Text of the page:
Customers interacting with a biHuman digital assistant in a store in Singapore.
California-based bitHuman's virtual assistants are human-like avatars projected on television screens who can understand spoken questions and provide information to customers. — bitHuman

Why it matters:

  • Retailers are leading the way with tech-powered innovations, but the changes will impact all customer-facing businesses.
  • Consumers are saying they prefer to interact with technology, rather than live staff, for tasks ranging from checkout to getting product information.
  • Retail executives expect spending on new technology to increase, on average, by 10% this year, and 94% of those surveyed said technology is a significant growth driver.

This year is expected to be a transformative one for retailers, as the nation’s merchants adopt new technologies at a faster pace than ever before.

A study by IT consulting firm SoftServe predicts a surge in retail technology spending, with retail executives expecting to spend an average of 10% more on technology investments this year.

Retailers are bullish on technology right now because in 2023 they saw dramatic gains in sales growth and efficiency, as well as cost savings, driven by rapid advancements in artificial intelligence applications.

Sixty-nine percent of retailers surveyed by tech company Nvidia credited AI with boosting their revenues in 2023. Seventy-two percent said AI helped them cut operating expenses.

Consumers also are eager to use AI to make purchases more convenient, and some are finding tech assistants to be more efficient than human retail workers.

More than one-fourth of consumers said they prefer tech assistants instead of live staff for checking product inventory, ordering out-of-stock items, researching a product, picking up items ordered online, or using checkout, according to the Future of Commerce report from payments platform Square.

Retail executives from around the world came to New York City in January for their industry’s annual convention and trade show, hosted by the National Retail Federation, in the mood to spend on innovation.

Retailers, said Walmart U.S. President and CEO John Furner at the convention, “know the value of looking ahead at the future.”

“Everything around you is changing and to succeed you must stay out in front of change,” he said, quoting a favorite saying of Walmart founder Sam Walton.

Retailers and vendors at the show unveiled a number of new technologies that highlight these top innovations poised to transform the shopping experience.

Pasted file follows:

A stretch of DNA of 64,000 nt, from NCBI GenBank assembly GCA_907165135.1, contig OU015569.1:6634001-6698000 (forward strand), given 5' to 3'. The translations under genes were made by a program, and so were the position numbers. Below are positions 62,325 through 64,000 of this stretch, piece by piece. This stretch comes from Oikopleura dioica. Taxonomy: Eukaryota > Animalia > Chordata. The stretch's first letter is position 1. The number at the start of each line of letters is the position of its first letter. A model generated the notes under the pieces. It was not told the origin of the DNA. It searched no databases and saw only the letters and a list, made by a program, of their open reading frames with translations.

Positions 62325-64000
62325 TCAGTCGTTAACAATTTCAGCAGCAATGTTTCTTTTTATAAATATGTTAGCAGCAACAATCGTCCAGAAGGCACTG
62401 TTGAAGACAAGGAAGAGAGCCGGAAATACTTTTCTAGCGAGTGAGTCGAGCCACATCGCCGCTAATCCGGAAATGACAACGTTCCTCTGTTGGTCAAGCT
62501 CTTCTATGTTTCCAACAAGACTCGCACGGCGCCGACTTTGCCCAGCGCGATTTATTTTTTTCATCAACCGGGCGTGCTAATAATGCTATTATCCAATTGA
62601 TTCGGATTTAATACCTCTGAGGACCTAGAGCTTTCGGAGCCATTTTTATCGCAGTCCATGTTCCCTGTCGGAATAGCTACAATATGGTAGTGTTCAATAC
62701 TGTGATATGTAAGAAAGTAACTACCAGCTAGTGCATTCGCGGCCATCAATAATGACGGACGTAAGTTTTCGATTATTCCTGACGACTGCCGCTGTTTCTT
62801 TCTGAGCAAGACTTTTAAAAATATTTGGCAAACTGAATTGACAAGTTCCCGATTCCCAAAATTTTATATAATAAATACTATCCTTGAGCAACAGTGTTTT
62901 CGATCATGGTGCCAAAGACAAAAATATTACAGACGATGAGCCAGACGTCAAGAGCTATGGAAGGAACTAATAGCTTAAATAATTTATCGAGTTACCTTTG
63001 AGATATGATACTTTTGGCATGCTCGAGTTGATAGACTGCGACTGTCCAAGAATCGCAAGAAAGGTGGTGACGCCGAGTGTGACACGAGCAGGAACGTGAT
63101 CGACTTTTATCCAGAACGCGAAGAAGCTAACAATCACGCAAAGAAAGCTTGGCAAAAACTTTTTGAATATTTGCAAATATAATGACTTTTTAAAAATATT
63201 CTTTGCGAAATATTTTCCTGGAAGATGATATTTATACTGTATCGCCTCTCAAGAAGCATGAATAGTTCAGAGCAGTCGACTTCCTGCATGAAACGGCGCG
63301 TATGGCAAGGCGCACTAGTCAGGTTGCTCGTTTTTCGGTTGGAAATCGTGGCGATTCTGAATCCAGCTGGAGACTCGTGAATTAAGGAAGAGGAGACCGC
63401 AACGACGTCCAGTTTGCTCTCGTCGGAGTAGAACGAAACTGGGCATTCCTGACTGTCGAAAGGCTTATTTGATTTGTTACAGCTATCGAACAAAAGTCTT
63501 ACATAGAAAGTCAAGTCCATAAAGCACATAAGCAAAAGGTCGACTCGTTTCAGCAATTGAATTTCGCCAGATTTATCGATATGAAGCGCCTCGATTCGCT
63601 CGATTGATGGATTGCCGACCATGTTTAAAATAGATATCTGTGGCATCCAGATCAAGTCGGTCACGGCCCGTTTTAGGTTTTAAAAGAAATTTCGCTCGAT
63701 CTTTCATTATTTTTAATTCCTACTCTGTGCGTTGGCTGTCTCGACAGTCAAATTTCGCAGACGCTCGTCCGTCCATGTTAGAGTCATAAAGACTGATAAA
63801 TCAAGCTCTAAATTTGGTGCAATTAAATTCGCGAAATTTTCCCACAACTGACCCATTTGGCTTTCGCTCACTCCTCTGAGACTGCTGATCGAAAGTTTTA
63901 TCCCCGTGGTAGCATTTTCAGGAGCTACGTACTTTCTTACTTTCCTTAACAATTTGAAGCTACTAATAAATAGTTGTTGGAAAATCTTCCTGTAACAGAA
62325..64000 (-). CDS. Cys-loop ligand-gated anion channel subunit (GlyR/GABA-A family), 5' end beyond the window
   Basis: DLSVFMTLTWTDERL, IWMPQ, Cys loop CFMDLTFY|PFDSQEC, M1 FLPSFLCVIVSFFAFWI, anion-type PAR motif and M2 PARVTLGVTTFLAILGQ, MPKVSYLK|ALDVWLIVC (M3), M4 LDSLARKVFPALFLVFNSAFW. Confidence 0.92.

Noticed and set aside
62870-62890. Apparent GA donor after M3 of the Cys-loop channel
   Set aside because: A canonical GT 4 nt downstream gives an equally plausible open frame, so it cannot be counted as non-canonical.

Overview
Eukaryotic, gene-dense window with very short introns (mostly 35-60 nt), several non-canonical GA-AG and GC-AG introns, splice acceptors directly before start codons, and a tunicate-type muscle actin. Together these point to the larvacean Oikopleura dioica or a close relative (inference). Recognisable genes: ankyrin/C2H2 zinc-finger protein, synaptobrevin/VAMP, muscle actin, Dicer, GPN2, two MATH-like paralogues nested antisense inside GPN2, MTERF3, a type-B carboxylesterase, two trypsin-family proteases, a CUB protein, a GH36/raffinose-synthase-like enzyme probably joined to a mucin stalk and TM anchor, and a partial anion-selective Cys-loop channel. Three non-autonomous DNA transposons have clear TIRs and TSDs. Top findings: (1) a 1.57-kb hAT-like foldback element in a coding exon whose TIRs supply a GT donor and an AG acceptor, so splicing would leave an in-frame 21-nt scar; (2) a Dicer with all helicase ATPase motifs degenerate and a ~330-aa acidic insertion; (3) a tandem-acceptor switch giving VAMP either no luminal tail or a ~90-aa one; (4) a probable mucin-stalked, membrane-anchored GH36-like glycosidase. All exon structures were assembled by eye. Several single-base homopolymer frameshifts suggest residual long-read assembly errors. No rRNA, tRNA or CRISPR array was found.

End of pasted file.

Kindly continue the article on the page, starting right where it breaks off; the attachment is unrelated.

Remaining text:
AI “finally enables us to have these more individualized, personalized experiences with each consumer, at scale.

Jason Goldberg, Chief Commerce Strategy Officer, Publicis

Skip-the-checkout will replace self-checkout

Retailers are seeking to make in-store shopping as easy as clicking a “buy now” button online with tech ranging from mobile apps that scan purchases to smart shopping carts that register everything a customer takes off a shelf.

Walmart announced in January that it is using breakthrough AI and computer-vision tech to pilot a “Scan & Go” checkout at 10 of its Sam’s Club stores. The technology, which Walmart plans to roll out to all of its Sam’s Club stores by the end of this year, lets customers who have scanned and purchased items on their mobile phones leave the stores without having to line up to have their purchases and receipts checked by a staff person at the exit.

Several companies at the retail show were exhibiting smart shopping carts that can scan and keep a running price total on everything a shopper throws into a cart.

One of the companies, Tracxpoint, has successfully completed a test of its smart cart at an Italian grocery store chain that plans to expand the carts to more than 100 locations.

Another company, Kwikkart, is focusing on creating a smart cart that will help grocery delivery drivers for platforms like Shipt, Instacart, or DoorDash to shop and exit stores quickly.

AI-fueled virtual shopping assistants will take many forms — from digital ‘humanoids’ to celebrity holograms

This year will see retailers rushing to roll out a broad array of virtual helpers designed to recommend products, answer questions, and serve as AI-driven personal shoppers for consumers.

These virtual assistants can be chatbots on e-commerce sites or mobile phones, digital “humanoids” that appear on a television screen and answer questions, or even hologram projections intended to entertain shoppers with images of celebrities serving as in-store helpers.

The country’s two biggest retailers, Walmart and Amazon, both announced AI-powered shopping recommendation tools in January.